The Women's Journal

It’s Time For An Advance Health Care Directive

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By Jaclyn Quinn, Esq.

Deputy Director at DCRAC

If you ever had a medical procedure that required some type of sedation, you were most likely given a form in your pile of paperwork to sign that asked for an emergency contact and a basic question: “Do not resuscitate – yes or no.” Now, if only you had your Advance Directive ready, you would have been able to give it to your nurse for your records, leaving one less stress to worry over.

Is a Living Will the same as a Medical Power Of Attorney?

No, they are related, but have separate functions. You may have heard someone mention a Living Will and Medical Power of Attorney. The Advance Health Care Directive (AHCD) combines both of those items into one document. While the Living Will covers your wishes for treatment at end-of-life, the Medical Power of Attorney is the portion of the form where you appoint an agent (and a backup or two) to act on your behalf when it comes to heath care. This is not to be confused with the Durable Power of Attorney, which is an agent you appoint to perform financial functions when you are unable. 

Do I really need an AHDC?

Yes! Decisions regarding the AHCD should not be taken lightly, and it is best to sit down and talk through your decisions with an attorney or health care professional. It is also a good idea to work on this planning when you are not in crisis, as sometimes the situation dictates decisions that may otherwise be considered differently. However, it is urgently important to have this document in place if undergoing treatment or facing health difficulties, and you have not yet completed any planning. 

Who should I choose as my health care agent?

Choosing a health care agent is just as important as the end-of-life decision making. Your agent should be someone you trust, and one who will be ready and available if needed to step in. You should also consider alternate agents and you could choose to have them act subsequently, jointly, or concurrently and independently. It is advisable to talk to a prospective agent to make sure they are willing to accept this responsibility. The agent can assume duties on your behalf such as consenting to treatment, hiring and firing providers, checking you in and out of a facility, making appointments, and more. As you can imagine, these functions are extremely important if you are unable to handle them alone.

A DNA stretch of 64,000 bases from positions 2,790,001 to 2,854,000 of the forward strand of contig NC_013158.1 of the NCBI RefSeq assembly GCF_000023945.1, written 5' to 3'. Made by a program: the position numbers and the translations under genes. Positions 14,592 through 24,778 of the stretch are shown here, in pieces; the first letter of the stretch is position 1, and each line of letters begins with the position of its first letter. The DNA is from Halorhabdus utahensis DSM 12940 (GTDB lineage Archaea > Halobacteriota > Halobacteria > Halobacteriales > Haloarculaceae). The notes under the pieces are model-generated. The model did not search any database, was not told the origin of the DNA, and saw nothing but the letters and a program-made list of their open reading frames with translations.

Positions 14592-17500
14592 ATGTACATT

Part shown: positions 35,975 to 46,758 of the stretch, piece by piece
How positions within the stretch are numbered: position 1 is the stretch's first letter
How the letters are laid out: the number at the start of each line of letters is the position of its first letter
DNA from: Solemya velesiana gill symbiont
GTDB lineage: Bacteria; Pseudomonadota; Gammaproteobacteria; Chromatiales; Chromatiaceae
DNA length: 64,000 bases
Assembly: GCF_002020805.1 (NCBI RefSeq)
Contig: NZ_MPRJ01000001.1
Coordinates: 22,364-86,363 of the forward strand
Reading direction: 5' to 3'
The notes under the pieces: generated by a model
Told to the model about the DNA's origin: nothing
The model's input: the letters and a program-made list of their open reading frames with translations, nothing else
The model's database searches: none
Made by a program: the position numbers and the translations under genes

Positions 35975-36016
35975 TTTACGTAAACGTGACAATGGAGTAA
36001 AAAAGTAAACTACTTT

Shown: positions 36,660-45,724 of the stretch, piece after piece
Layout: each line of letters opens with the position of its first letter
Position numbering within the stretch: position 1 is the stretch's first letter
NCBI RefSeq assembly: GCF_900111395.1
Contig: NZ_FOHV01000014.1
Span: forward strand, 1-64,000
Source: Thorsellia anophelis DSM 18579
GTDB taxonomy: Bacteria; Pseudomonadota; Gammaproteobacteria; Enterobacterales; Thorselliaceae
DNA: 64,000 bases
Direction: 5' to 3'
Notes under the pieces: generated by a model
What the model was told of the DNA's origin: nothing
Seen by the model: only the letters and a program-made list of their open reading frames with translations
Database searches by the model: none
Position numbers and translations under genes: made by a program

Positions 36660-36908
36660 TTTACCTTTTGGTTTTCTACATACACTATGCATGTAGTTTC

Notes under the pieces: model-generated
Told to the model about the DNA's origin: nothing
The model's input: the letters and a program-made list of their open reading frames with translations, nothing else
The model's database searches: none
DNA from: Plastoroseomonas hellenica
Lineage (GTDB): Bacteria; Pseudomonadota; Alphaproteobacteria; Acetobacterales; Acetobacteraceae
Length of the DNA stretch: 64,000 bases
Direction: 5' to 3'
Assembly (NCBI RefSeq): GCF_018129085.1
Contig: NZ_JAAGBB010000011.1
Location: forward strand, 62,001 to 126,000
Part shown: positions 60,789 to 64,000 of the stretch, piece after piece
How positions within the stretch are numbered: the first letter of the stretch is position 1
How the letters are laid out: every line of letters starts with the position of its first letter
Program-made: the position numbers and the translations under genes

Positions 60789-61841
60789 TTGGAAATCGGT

What does the AHCD do?

The end-of-life decisions portion of the AHCD is where you indicate to your medical providers and agent how you wish to proceed with care. This “Living Will” portion comes into effect when you are unable to; communicate, comprehend the situation, and make health care decisions for yourself. Serious end-of-life diagnoses such as persistent vegetative state, terminal condition that will cause your death in the near future, and serious illness or frailty are triggers for your provider to seek your wishes from your AHCD. When you are planning this document, you may have decided to leave the final decisions to your agent. In this case, it is highly advisable to have conversations with your agent to ensure they know your final health care wishes. This gives them the guidance to make the best decision for you. 

There are also options to choose from should you want your agent to have more direction from you. One such option is the choice of “I wish to be treated to prolong life” and treatments such as CPR, transfusions, antibiotics, nutrition, ventilator, and surgery would continue if deemed medically appropriate unless you specifically exclude them. 

Lastly, you could decide “Do not prolong my life” and you may include select treatments such as CPR, antibiotics, etc., if you wish. The AHCD allows you to opt-in or -out of pain relief or “comfort care.” 

Final thoughts

The Advance Health Care Directive is not something to put off until a rainy day comes. It is an important document for health and personal reasons and should be available in the event you need it. For more information or to schedule a consultation, DCRAC Law is available to ensure your needs are met. Contact Jaclyn Quinn, Esq. at [email protected] or 302-298-3251. DCRAC Law is a nonprofit law firm serving Delaware from New Castle to Sussex. visit us on the web at